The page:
by Chris Richards.
It is always a pleasure to visit the MAST in Southampton city centre. It has an intimate, simple and beautiful set up and the staff are always a friendly guide to theatre goers. This particular performance was no exception.
Each of the five actors in Sherlock Holmes, The Valley of Fear are perfectly cast, no matter which part they are playing. They each perform at least two roles, and each character is unique, making it is easy to forget there are so few.
Gavin Mallot listed in the program as playing six characters, and I did have to double-check the program to make absolutely sure that he did in fact do all six, is stellar. He ranges from the Scottish laid back and companionable Inspector McDonald, to the intensely wound, dangerously volatile Pennsylvanian ‘Black Jack’ McGinty, and to a devastatingly cold and calculating Irish Moriaty.
Luke Barton’s interpretation of Holmes steps deftly from Arthur Conan Doyle’s pages in both look and every quirk and manner. At one point Joe Derrington sits as a cringing, spectacled, Southern bookkeeper and whips off his eyewear and stands transformed as our narrator and well-loved, long suffering Dr Watson.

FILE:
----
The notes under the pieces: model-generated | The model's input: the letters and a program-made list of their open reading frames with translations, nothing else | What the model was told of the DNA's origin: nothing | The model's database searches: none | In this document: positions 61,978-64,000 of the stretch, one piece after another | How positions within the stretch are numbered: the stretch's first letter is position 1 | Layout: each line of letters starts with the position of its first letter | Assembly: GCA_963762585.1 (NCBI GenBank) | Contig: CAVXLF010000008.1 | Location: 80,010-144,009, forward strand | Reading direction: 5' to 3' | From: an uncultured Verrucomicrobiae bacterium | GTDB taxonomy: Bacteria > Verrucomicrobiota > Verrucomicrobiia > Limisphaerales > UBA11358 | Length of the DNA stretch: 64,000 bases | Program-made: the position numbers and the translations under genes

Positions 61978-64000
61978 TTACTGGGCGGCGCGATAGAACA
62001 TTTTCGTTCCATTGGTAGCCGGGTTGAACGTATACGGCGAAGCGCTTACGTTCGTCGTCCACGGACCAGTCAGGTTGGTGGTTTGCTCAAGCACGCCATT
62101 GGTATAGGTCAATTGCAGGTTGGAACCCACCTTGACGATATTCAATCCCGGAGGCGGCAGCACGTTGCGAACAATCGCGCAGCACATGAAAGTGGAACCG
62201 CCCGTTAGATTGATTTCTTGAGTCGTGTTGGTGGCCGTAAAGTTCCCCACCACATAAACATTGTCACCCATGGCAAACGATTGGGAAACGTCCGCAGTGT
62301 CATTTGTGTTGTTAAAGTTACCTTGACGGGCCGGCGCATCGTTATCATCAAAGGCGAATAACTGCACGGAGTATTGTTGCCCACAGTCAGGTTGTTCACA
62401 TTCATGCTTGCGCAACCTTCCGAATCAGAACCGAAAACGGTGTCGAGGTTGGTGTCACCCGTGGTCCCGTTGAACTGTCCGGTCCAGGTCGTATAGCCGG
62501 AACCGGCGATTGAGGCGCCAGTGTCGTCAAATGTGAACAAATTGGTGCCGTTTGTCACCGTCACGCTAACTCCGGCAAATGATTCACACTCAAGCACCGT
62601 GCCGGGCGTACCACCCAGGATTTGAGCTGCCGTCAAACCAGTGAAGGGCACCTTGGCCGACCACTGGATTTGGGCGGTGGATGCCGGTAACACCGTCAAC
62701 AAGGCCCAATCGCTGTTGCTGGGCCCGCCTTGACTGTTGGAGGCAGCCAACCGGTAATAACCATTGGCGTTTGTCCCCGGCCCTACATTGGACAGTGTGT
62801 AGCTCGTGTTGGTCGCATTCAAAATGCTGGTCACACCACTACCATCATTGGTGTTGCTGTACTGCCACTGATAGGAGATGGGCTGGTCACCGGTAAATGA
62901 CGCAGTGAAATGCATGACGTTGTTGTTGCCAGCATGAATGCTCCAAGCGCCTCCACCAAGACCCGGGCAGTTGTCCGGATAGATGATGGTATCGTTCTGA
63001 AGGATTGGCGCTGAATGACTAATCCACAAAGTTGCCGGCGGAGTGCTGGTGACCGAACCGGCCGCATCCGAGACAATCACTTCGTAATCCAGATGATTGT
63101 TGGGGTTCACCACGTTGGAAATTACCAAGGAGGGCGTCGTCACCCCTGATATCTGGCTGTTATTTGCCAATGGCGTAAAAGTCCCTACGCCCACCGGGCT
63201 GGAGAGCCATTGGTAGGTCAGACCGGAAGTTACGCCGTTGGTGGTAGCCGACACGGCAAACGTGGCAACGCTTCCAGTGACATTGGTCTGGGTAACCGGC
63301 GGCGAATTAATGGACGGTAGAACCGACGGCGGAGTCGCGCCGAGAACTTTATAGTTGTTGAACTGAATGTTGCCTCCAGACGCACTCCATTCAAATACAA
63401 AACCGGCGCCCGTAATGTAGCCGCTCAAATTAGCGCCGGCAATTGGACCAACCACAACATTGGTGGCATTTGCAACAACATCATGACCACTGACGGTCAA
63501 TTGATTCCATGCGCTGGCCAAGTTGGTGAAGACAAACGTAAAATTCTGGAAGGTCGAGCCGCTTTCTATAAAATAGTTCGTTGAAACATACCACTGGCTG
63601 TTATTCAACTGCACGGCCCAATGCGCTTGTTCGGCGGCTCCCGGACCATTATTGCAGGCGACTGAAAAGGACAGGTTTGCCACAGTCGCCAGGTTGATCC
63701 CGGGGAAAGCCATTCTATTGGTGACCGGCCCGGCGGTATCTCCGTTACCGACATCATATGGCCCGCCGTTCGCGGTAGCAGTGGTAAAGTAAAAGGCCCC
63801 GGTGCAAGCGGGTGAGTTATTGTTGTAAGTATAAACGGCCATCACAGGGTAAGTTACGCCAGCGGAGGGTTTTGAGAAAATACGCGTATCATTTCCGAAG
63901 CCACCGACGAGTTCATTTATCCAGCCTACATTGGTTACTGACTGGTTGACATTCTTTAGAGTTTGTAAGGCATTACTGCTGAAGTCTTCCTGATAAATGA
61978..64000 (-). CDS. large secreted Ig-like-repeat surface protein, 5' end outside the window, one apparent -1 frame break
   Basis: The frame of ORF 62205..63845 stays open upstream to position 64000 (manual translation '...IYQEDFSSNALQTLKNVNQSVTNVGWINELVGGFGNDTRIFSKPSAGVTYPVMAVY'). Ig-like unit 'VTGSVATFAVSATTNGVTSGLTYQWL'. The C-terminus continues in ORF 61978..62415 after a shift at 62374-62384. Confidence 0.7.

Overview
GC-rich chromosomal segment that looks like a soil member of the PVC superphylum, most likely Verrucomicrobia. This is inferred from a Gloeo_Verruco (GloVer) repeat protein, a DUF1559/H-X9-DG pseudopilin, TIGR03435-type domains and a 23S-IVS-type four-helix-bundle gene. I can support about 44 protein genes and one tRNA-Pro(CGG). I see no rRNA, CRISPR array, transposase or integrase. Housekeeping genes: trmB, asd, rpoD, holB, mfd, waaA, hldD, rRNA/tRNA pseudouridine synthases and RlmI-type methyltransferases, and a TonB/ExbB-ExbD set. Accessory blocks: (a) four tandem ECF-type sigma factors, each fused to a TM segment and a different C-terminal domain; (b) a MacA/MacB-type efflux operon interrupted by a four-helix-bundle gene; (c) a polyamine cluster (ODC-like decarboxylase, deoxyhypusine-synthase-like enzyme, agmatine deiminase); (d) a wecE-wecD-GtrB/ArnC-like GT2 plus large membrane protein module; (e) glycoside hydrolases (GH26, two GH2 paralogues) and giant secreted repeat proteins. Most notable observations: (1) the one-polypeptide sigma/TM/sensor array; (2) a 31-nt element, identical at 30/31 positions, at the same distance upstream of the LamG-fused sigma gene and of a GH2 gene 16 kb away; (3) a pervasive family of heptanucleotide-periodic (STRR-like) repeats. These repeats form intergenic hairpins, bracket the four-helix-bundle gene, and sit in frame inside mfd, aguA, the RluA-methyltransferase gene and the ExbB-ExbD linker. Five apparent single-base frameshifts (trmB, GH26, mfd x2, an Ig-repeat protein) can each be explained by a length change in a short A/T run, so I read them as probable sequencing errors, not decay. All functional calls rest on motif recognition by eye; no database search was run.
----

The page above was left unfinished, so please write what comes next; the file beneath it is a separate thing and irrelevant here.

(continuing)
Alice Osmanski, the lone female of the troop, delighted the audience as the over-familiar and matriarchal Mrs Hudson, while chilling as the cold, imperious Mrs Ivy Douglas, hilarious as aged and hearing deprived Mrs Allen, and softened every heart as the beautiful and good Ettie Shafter.
I must admit my favourite performance came from the American actor Blake Kubena as the gun-toting handsome rogue with a heart of gold Texan, Jack McMurdo and the fussy, Sherlock-smitten English Detective White Mason.
Ensembled harmonious song is used to wonderful percussive effect as the players rearrange the stage. Tristan Parkes’ musical direction is flawless. Obviously the performances would be nothing without the fine and enhancing adaptation by Nick Lane. The abridged and slightly augmented version of Doyle’s story unfolded the action by flashing forward and back through time, sailing the audience seamlessly from mystery to context, keeping us all on the edge of our seat.
The sets were simple but quintessentially Sherlockian with William Morris wallpaper and mere chairs, tables, frames all arranged with subtle light changes clearly indicating time and place. Foggy cold England became dusty hot Pennsylvania by the sensitive lighting colours and consistent smoky dry ice from upstage.
I realise now, I never wondered who might be the characters on stage or in what time we were landed from scene to scene. The audience was guided by simple brilliance at every moment.
If you have any love for Holmes and Watson this is a play not to be missed, worth every moment of the two-hour experience.
Tickets are available from the Mayflower MAST Box Office and performances run until 4th February 2023. Make the time, you will not regret it.
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